Also called Mendeleev’s table, the periodic table is an organized grid comprising Earth’s chemical elements. There are 118 elements (as of July 2016) on the table, which are purposely positioned to depict their chemical property differences and similarities with other elements. Out of the 118 elements, 94 are natural and the remaining 24 produced synthetically. Metals and non-metals are separated from each other, with non-metals taking up the right and metals occupying the left portion of the table.

Structure and Arrangement

Periodic table elements are organized based on increasing atomic numbers and similarity. The positioning helps predict the properties of the element, such as number of atoms an element has (courtesy its atomic mass) or its electron configuration.

Image credit: Pixabay
Image credit: Pixabay

Elements with more or less identical properties are placed in proximity to each other on the table as columns, called groups (formerly known as families). Every column on the table is a group. A group comprises elements having the same electron count in their outermost or valence shell. For example, the first group or column has elements that have a single electron in their outermost shells. Similarly, the second column has elements that have two electrons in their valence shells.

The seven horizontal rows are called periods, with a couple of smaller periods below them. These periods comprise elements with similar properties. For instance, the two row blocks house actinides and lanthanoids. These groups of elements are called inner transitional metals.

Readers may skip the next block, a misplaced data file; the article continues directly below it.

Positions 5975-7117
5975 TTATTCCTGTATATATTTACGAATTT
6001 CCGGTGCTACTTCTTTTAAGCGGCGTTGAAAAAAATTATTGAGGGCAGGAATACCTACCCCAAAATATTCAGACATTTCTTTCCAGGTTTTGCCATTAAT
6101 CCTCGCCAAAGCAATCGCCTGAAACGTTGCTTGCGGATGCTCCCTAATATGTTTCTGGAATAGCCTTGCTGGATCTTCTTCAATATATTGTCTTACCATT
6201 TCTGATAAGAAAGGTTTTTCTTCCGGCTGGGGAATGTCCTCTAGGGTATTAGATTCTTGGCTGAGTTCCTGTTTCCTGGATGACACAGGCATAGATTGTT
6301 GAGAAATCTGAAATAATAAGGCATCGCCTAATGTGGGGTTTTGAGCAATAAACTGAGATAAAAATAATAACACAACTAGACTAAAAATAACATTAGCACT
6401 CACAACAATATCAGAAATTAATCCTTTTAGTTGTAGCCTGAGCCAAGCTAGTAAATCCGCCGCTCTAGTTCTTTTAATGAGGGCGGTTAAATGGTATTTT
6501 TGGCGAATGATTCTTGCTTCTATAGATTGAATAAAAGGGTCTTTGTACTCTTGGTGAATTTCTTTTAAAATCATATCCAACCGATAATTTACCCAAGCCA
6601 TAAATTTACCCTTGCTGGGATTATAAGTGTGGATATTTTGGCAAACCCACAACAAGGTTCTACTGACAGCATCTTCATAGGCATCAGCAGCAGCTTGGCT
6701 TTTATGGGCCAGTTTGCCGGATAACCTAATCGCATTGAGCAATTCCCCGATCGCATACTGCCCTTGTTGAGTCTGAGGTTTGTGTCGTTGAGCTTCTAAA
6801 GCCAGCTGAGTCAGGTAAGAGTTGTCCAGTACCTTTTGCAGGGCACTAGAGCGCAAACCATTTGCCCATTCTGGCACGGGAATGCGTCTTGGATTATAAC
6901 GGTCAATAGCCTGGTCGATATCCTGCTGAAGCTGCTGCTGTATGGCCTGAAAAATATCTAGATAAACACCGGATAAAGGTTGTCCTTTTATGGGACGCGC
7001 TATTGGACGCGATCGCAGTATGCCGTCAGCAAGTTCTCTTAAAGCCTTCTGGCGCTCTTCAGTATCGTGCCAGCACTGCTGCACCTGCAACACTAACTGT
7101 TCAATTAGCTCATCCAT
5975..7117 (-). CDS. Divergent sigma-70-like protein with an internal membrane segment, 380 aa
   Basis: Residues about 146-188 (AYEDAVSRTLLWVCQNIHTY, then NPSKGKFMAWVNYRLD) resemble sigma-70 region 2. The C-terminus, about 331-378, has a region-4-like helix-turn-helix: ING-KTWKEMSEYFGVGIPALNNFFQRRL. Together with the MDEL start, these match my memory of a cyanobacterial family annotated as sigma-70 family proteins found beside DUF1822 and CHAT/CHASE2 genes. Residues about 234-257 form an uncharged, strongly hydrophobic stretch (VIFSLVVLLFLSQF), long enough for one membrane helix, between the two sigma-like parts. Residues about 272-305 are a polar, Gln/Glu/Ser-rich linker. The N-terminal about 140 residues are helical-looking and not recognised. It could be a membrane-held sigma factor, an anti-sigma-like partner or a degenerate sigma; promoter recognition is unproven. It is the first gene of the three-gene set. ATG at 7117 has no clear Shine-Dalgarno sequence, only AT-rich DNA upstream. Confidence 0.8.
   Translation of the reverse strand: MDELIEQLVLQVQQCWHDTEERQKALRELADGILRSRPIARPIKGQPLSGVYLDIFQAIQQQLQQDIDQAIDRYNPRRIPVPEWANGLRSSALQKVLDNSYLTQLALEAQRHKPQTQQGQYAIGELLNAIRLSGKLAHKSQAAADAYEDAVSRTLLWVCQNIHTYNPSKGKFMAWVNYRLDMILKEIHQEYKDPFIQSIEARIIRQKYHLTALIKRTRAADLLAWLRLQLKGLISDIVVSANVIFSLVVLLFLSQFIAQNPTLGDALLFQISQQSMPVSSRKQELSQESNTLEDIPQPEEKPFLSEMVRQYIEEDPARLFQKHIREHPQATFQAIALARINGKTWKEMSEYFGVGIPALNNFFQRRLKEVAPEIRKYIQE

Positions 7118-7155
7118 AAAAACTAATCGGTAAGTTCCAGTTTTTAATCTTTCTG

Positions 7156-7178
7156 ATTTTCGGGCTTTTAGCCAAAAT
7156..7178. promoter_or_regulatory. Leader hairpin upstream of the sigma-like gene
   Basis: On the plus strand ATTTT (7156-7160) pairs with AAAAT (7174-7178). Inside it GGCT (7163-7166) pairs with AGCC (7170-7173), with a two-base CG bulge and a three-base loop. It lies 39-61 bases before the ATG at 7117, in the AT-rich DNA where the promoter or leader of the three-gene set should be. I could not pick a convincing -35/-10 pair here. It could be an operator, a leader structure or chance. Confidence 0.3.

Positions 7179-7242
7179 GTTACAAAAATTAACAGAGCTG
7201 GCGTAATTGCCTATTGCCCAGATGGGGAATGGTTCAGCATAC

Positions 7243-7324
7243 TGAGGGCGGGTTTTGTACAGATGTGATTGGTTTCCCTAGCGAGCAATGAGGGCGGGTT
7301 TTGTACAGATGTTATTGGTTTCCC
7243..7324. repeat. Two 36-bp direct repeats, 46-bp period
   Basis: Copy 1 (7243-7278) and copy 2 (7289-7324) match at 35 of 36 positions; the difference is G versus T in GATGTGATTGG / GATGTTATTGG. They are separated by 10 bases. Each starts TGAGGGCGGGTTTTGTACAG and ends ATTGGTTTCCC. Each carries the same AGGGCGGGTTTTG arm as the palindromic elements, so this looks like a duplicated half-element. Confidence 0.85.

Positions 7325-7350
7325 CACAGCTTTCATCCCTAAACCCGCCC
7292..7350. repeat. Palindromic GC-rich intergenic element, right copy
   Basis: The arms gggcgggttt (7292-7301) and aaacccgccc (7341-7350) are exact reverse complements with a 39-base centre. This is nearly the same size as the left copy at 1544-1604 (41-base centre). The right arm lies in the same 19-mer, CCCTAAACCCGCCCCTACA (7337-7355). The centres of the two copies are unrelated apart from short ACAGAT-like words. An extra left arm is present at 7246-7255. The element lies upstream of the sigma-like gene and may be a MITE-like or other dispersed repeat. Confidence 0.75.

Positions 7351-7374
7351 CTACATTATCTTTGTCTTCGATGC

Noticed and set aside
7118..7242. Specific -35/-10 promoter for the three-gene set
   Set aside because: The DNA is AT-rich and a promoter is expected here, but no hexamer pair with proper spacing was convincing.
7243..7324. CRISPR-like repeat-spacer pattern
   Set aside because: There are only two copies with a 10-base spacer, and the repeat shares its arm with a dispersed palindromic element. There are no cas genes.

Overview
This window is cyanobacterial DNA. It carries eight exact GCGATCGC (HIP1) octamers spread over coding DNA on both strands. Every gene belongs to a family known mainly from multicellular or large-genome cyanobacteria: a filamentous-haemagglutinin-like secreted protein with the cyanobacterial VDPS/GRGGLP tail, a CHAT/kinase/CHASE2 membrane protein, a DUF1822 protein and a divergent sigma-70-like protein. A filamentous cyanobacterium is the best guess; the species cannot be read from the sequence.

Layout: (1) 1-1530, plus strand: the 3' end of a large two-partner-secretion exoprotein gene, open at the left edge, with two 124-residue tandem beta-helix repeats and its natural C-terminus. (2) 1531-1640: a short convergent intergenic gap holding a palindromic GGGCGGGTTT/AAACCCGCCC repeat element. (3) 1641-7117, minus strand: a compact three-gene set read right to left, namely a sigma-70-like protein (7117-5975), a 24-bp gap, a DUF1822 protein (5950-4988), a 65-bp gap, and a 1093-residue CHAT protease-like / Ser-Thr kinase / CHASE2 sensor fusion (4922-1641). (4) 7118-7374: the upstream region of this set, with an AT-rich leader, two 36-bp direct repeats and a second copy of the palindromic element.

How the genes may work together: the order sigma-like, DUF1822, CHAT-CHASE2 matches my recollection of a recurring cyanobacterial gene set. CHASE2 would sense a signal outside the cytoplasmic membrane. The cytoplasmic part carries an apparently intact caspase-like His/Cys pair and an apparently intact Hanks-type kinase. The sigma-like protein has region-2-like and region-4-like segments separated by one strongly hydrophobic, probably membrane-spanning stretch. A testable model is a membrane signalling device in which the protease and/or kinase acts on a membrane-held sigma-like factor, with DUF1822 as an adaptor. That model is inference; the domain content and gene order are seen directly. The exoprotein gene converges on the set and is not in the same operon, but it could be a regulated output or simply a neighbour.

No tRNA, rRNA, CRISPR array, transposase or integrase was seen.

Symbols and Box Information

The table doesn’t have the full names of the elements mentioned, due to space limitations. Knowing what these symbols stand for is imperative to find out which element it signifies. Generally, the symbol or short form is derived from the actual element name. However, there are instances when the symbols and actual element name have little to no connection. For example, Hg is the symbol for the element ‘mercury.’

Besides having the element symbol, each grid on the table also gives out additional information about the element, which makes it easier to find an element’s atomic mass, atomic number, valence numbers and electron configuration.


Before 1700, there were only 12 elements. With time, more elements were discovered. Johann Dobereiner, a German scientist, first tried organizing elements based on their physical and chemical properties. In 1817, Dobereiner saw specific chemically similar elements could be pooled with each other in threes based on their atomic weight patterns – for instance, calcium, strontium and barium; lithium, sodium and potassium. As a result, in 1829, Dobereiner came up with the Law of Triads. Thereafter, other scientists attempted finding more patterns between larger element groups.

In 1862, Alexandre-Émile Beguyer de Chancourtois, a French geologist, came up with another arrangement as per which the elements were organized by ascending atomic weights and vertically lining up similar elements. In 1863, John Newlands, an English chemist, attempted a similar classification based on atomic weight. He too witnessed a pattern between elements, which he named Law of Octaves.

During the late 1800s, a Russian scientist named Dmitri Mendeleev, who is known as the father of the modern periodic table, arranged the elements by increasing atomic weights. Unlike his counterparts, Mendeleev chose to move specific elements to new spots on the table based on their atomic weights, to group elements with similar properties. His periodic table was published in 1869, and has been in use ever since. As not all elements were discovered (only 60 of them were known) at that time, the periodic table had some empty space for elements that weren’t discovered yet. For instance, noble gases, a fresh element group, was discovered during the 1895-1901 period.